MADISON – Ethics rules for judges — often an issue raised in Wisconsin Supreme Court races — are featured in a concrete way in this year’s contest.
Justice Daniel Kelly has stepped aside from two voting-related lawsuits because his name is on the ballot, but has said he might participate in one of the cases if it continues after the April 7 election. His opponent, Dane County Circuit Judge Jill Karofsky, has called such a move into question.
Joining a case after initially recusing may be unusual, but it wouldn’t necessarily be unwarranted, national experts on judicial ethics said.
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The winner of the election will serve a 10-year term on the high court. Kelly is part of the court’s 5-2 conservative majority and Karofsky has won backing from liberals.
Kelly in December stepped aside from a lawsuit seeking to remove thousands of people from the voter rolls who are believed to have moved.
Those bringing the lawsuit are represented by the Wisconsin Institute for Law & Liberty, a conservative legal group that Kelly advised before he was on the bench. WILL’s president, Rick Esenberg, in 2016 urged then-Gov. Scott Walker to appoint Kelly to the court, which he did.
An appeals court found the voters should not be kicked off the rolls and the Supreme Court hasn’t decided yet whether to review that decision. Kelly stayed away from the case because he didn’t want to rule on who would be registered to vote in his own race.
But he said he might involve himself in the case after the election.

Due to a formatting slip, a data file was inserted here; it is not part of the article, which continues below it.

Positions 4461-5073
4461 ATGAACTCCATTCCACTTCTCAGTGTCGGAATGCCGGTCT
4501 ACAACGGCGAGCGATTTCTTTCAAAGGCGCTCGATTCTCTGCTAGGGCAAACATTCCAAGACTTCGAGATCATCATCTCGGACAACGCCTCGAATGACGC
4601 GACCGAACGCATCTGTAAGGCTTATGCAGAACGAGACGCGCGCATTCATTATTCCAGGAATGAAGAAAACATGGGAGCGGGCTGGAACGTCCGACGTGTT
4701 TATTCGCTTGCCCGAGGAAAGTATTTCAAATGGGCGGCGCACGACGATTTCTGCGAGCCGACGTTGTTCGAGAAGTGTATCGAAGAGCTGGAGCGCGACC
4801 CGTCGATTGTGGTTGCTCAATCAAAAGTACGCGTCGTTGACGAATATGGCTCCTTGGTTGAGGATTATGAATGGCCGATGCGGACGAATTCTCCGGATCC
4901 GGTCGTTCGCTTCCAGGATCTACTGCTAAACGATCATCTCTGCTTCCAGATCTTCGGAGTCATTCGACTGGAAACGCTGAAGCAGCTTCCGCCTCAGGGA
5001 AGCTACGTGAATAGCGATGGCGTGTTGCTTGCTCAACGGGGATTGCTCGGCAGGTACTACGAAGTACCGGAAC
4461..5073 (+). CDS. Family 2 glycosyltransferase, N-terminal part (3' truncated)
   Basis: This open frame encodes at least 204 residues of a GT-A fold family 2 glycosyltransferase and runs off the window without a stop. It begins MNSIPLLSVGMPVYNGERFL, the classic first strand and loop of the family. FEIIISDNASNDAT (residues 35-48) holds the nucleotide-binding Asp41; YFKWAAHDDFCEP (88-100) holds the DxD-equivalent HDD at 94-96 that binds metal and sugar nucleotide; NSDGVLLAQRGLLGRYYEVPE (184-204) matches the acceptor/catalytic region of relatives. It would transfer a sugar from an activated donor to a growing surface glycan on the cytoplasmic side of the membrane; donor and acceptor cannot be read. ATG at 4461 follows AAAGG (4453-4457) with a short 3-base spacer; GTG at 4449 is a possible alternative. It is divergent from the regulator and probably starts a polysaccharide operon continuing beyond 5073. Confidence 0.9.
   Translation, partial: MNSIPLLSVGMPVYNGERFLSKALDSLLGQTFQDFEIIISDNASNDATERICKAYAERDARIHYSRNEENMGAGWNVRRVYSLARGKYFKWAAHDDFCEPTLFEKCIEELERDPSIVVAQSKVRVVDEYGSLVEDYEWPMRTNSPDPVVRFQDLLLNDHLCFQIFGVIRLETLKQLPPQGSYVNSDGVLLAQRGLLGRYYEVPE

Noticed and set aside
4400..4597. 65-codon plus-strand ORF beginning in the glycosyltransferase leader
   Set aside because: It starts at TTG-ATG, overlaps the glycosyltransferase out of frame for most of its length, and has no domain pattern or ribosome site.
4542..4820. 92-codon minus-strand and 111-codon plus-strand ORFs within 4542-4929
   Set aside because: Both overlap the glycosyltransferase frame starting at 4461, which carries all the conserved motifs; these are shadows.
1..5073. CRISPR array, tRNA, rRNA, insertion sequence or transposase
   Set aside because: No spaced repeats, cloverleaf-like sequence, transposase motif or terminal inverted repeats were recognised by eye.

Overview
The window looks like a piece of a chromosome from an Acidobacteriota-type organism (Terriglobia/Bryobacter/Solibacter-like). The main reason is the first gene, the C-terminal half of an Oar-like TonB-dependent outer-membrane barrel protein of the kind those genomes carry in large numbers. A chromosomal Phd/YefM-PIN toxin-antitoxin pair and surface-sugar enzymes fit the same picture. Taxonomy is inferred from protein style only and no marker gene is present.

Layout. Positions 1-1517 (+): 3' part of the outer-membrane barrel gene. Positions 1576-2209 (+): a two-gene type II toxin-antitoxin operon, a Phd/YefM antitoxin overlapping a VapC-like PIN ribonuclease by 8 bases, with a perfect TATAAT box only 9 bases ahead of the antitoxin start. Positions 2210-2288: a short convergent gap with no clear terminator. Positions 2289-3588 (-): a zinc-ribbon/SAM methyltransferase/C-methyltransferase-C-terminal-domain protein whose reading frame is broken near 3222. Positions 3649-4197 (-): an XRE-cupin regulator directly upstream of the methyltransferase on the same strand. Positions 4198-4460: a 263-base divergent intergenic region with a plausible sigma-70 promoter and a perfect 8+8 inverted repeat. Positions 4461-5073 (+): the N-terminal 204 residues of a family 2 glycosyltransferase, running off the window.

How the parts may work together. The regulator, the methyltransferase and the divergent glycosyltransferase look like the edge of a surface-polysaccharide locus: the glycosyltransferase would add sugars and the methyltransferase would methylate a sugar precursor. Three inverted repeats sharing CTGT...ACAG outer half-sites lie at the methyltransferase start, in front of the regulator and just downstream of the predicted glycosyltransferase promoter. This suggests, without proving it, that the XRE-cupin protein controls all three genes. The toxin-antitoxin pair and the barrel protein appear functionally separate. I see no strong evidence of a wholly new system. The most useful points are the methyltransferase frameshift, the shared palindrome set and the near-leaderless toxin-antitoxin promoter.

“(If) there has been no substantive work done on the case by the Supreme Court, then I wouldn’t see any basis to continue to recuse,” he said in an interview. “Then I think the general obligation to sit on all cases that come before the court, I think that would kick back in.”
He said he has been cut off from all information about the case because he has recused himself and doesn’t know how much it has been discussed by the other justices. If they have begun work on the case in earnest he will stay out of it because “it should be a decision that is arrived at by those who have participated in substantive aspects from the beginning.”
Although the election is next week, the new term of office doesn’t start until Aug. 1. So Kelly will remain on the court for the short term whether he wins or loses, giving him a chance to participate in the case.
Karofsky pilloried Kelly for considering putting himself on the case after the election.
“This is a guy who was endorsed by Donald Trump,” she said. “This is someone who is running his Supreme Court campaign out of the Wisconsin GOP headquarters, a guy who has pictures of himself cradling AR-15s.”
“(He’s) basically saying, ‘Look, I’ll be there for you (to Republicans) — get me across the finish line on April 7 and I’ll be there for you come November.’ It’s not surprising to me at all, and that is corruption in its purest form.”
Kelly called those comments out of line.
“I don’t want to play armchair psychologist or anything, but I am familiar with this concept of projection, that you suspect other people would do what you would do,” he said. “And I think what she’s doing is she is projecting her own outcome-driven approach to the resolution of cases.”
Kelly has repeatedly ruled in favor of WILL’s clients when they have come before the Supreme Court. Kelly said his decisions were rooted in logic and he hadn’t tipped them in WILL’s favor because of his ideological leanings.